John Hackett's moving memoir I Was a Stranger is a portrait of "the unconquerable strength of the gentle", of grace under pressure and extreme danger, of loving kindness, modesty, and quiet courage. It is an extraordinary story of selflessness, resourcefulness, and understated heroism, and I recommend it very highly.
Severely wounded and taken prisoner during the Battle of Arnhem, John Hackett was able to evade his captors with the help of the Dutch Resistance. He was taken to the home of the de Nooij sisters in the town of Ede, and there the three spinsters, with help from other members of the family, nursed him, nourished him - spiritually and intellectually as well as physically -, and did all they could to prepare him for his ultimate escape to British-occupied territory. That his very presence in their home, had he been discovered, would have been a death warrant, was as nothing to the ladies who instead saw as no more than their Christian duty the succour of a friend in need.
This is a very even book, measured, contemplative. There is nothing sensational about it, no bravura, no all-action showiness; instead it is a clear and simple telling of events in a philosophical, accepting, and temperate manner, but that understatement is in no way to diminish Hackett's own fortitude, or the selflessness and dedication of his hosts. Wholehearted in their mission to care for him and equip him for the road home, the goodwill they showed him in accepting him so fully into their family was both natural and generous, and provided him with "a sort of cocoon of security and kindness" within which he regained his strength and prepared to move on. His debt to them could not have been greater, but there was no suggestion of reckoning or reward; rather, the shared currency of hosts and guest was that of decency, dignity, and faith.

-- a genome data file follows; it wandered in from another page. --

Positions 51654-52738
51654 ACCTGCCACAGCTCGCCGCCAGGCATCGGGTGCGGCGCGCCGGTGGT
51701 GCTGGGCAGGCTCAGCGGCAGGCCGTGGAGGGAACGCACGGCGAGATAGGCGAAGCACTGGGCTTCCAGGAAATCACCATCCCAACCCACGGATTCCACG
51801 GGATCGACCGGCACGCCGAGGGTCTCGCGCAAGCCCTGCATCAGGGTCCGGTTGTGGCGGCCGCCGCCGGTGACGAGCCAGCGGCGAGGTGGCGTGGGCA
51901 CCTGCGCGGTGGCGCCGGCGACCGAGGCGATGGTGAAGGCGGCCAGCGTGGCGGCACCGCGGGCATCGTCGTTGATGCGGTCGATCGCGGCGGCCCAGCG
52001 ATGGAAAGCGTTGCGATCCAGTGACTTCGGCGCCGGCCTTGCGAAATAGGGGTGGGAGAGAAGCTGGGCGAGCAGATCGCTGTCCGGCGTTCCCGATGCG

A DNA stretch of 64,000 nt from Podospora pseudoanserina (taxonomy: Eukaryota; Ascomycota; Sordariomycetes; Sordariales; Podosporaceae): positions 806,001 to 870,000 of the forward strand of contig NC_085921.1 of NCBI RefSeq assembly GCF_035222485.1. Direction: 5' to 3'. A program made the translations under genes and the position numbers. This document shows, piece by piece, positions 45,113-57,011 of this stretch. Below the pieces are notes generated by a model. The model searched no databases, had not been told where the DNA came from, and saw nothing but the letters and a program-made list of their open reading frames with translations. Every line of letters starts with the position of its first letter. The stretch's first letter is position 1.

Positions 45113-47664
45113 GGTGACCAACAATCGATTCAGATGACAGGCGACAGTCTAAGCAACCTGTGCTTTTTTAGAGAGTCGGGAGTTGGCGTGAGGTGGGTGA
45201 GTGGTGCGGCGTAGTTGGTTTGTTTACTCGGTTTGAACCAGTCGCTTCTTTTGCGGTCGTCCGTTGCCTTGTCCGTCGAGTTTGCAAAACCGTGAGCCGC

In the words of St. Matthew's gospel, "I was a stranger, and ye took me in"; this book illustrates that humanity and does so with beauty, delicacy, and profound humility.